You must have been dealing with the government where the first part of the production run is sequestered for operational testing. No time like after production starts to find out if everything works. That's why every few years we pay for a block upgrade to fix the things that didn't work right on the production models.
Dilbert's statement is career limiting. If only the tech guy/gals would develop the people skills to move into the roles that impact the companies decision making then the companies would be better for it. Here is the types of company managers that I have seen over my career. In my opinion as you go down the list their ability to make good decisions and lead gets worse.
Peter principle: Technical and non-technical people rise to their level of incompetency.
Dilbert principle: Business degreed people are placed as managers due to the MBA or other degree without working in the industry and understanding the business or customers or how to lead people.
Gestapo principle: Degreed people technical and/or business that have no management skills, leadership skills, business skills and due to that, have nothing to do all day but try and catch someone doing something that they preceive as wrong even though they have provided no direction. These people are usually in a goup, with similar lack of skills, that are connected to the top management, with the only tools to manage are fear and intimidation.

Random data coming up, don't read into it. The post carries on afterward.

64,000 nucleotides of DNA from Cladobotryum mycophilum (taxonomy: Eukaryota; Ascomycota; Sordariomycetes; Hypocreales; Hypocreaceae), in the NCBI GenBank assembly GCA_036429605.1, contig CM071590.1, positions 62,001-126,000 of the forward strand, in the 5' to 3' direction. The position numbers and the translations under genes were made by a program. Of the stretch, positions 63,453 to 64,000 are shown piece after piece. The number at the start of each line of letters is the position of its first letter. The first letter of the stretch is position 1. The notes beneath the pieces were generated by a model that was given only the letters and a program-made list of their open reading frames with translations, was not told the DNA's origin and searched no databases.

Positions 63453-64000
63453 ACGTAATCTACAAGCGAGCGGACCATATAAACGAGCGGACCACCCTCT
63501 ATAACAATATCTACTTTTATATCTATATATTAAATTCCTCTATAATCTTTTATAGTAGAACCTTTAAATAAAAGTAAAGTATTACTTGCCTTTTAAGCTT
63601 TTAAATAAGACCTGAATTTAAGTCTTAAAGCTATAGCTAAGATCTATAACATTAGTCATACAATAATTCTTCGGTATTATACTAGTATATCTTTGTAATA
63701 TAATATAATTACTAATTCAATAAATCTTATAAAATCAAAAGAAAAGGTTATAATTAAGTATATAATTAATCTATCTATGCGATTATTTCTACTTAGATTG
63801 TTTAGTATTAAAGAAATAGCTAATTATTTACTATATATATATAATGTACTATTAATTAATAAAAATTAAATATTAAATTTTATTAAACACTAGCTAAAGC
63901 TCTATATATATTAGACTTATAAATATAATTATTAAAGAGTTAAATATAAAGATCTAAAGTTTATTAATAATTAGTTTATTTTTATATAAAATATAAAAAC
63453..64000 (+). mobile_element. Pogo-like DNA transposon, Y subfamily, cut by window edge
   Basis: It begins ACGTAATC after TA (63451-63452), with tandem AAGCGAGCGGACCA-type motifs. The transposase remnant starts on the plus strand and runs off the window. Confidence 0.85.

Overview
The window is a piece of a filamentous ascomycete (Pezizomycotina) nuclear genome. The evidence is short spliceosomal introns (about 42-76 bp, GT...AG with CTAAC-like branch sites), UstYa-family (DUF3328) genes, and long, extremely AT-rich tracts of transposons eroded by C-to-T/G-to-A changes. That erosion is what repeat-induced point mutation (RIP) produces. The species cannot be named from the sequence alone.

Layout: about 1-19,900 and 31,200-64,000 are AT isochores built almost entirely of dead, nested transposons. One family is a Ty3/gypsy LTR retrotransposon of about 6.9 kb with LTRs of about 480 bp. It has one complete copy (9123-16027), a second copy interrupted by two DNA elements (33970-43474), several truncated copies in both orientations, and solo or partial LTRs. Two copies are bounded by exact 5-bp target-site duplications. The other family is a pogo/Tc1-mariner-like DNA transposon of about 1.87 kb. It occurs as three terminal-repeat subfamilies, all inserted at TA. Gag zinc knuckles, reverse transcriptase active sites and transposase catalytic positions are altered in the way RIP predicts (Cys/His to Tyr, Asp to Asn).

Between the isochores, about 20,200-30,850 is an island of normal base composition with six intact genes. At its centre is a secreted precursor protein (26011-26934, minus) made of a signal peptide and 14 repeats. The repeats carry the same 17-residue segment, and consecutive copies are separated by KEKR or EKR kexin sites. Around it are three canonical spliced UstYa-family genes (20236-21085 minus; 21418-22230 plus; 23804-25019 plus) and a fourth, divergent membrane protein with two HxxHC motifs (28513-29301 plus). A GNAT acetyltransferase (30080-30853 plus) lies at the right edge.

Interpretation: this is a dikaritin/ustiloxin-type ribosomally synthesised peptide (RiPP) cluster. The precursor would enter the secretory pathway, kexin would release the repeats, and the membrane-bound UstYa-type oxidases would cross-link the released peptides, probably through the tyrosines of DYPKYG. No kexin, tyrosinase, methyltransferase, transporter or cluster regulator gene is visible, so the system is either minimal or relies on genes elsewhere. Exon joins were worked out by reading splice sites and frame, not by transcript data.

I don't want to work where you work, if you have the idea that releasing untested software and hardware is the correct way to go, change of requirements nonwithstanding. You don't skip testing just because you'll need to change the features anyway, is like stopping bathing because you'll get dirty again.
Sorry if that sounded preachy, it remembers me too much of the common practice of "release it now, patch it later"...
Dilbert is here advocating a "waterfall" model where design, test, production occur in strict sequence. For hard products with expensive setup for production (like a car, for instance), this is probably optimal. For software, however, and for hardware products that can be produced "on demand", the PHB and blonde guy have the right idea. Customer requirements always change - because the customer doesn't know exactly what they want until they start using it. So you need to design a flexible framework that can handle constant changes to requirements. I believe this is called "agile" programming.
When writing software to handle government paperwork (our company does import/export), the requirements change weekly with every politicians sneeze. It is job security, like tax programs that need updates every year.